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Star Sapphire

Green Lantern Classics
by yo go re

There was a trend in the '90s toward "bad girl" comics - Lady Death, Witchblade, Shi and their ilk. The trend is (mostly) done now, but it looks like DC is trying to bring it back.

In love with Green Lantern Hal Jordan, Carol Ferris resisted her violet ring's orders to leave Earth and travel to Zamaron, home of the Star Sapphire Corps. In response, the ring twisted her feelings, causing her to treat him as a enemy. Once she joined the Star Sapphire Corps, Ferris went from villain to hero, eventually fighting alongside her beloved Hal Jordan to stop the cataclysmic crisis known as the ''Blackest Night.''

You've got to hand it to Geoff Johns: for all the stupid, childish story points he comes up with, every so often he comes up with something that's actually quite clever. Star Sapphire has always operated as a solo villain, but she's also always been overseen by a similarly empowered alien race, so turning them into one of the various color-coded corps makes a lot of sense. And if her Corps is all about love, why was she always trying to kill Hal Jordan? Well, because she was disobeying orders and the ring didn't like that, so it figured if Hal were dead, she'd more willingly leave Earth. See? It fits with existing continuity and yet meshes seamlessly with the new ideas. Clever.

This is the modern Star Sapphire, which means she's wearing the hideously tacky costume designed by Ivan Reis. Seriously, it looks like something a 13-year-old would design, then stop halfway through to excuse himself to his room for a few minutes. It's so badly designed that you almost wonder if it was badly designed on purpose: it's hard to imagine a professional artist handing this in seriously, and harder to imagine an editor accepting it unless the intent was to poke fun at something. Of course, the longer she wears it, the less likely that seems. While every other Corps wears the same basic costume - their color in the center, with black on the limbs - Carol has a suit that fully covers her back but, other than pointed strips cradling her tits, leaves her front entirely bare. And as if that weren't enough, her Corps symbol is pasted on the front of her muffin, so when she's flying it looks like she's powered by her glowing vagina.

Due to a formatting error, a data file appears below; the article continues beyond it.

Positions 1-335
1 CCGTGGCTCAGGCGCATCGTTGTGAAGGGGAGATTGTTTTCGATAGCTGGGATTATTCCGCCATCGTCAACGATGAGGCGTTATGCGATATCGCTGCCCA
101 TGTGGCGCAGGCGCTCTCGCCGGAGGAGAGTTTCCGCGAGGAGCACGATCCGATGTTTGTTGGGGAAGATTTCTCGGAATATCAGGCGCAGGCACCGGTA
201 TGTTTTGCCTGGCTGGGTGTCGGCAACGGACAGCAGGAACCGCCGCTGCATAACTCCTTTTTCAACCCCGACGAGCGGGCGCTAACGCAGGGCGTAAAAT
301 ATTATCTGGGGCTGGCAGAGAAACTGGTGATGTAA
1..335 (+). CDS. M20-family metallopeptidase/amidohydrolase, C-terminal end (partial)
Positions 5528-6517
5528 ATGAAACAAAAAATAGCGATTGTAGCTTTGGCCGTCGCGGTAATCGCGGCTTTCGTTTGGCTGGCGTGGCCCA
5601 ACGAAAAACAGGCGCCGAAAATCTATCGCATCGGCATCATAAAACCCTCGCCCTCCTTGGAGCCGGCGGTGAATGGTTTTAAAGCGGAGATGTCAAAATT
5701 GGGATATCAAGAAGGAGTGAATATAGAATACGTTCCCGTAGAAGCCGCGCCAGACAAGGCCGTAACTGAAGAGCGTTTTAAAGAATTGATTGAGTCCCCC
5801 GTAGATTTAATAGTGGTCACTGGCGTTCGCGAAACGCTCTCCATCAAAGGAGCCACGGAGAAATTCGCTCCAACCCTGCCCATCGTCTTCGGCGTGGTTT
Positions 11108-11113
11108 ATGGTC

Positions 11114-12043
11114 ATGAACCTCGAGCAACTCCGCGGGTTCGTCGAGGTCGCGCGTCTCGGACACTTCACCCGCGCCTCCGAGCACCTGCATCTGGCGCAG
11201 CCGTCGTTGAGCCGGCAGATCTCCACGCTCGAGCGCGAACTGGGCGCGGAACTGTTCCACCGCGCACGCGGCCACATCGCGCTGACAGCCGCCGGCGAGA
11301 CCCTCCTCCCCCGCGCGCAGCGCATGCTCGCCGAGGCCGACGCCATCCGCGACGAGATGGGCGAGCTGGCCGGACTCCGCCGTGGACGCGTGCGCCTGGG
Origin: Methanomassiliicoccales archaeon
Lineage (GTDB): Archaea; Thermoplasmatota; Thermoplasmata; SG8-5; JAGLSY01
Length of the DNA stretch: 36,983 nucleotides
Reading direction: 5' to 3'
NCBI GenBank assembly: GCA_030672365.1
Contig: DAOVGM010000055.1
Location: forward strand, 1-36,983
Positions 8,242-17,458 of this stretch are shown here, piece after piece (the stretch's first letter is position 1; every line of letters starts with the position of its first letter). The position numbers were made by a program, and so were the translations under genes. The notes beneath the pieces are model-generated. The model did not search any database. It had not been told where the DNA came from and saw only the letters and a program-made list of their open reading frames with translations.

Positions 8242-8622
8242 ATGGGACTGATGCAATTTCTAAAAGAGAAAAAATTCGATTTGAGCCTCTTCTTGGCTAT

Star Sapphire's face is as good as we can reasonably expect it to be - remember, the Four Horsemen can only deal with what the comics give them, so Carol is wearing that truly ridiculous "mask" thing with the headband built in, and her hair poofs up like Flo from Progressive Insurance. She does look slightly crosseyed, but paint can vary from figure to figure.

Since all Star Sapphire's costume elements are sculpted, that means she has a new body, and a new body means the opportunity for new articulation. Sadly, it doesn't mean we get double-hinged knees and elbows: for the most part, everything is what you're used to from DCUC, but her waist swivel is now a torso swivel. Well, we assume it's a swivel - normally a joint of this type would be a balljoint (or equivalent), but if this one does anything but swivel, the range is minimal. And we're not about to force it to the point of breaking just to find out different.

Green Lantern Classics Series 2 comes in the same oversized blisters as Series 1, but thankfully doesn't have more 3D masks. Less garbage to throw away. All Star Sapphire has in the way of pack-ins is the left arm of the GLC2 BAF, Stel. It sure looks nice, but we couldn't have gotten a Violet Lantern Battery to go with her?

Star Sapphire isn't a great figure, but most of her flaws come from the source, not from Mattel. As a toy, she's good; as a character design, she's refuse waiting to be washed down the drain. Maybe the upcoming DC reboot can fix her.

-- 06/18/11

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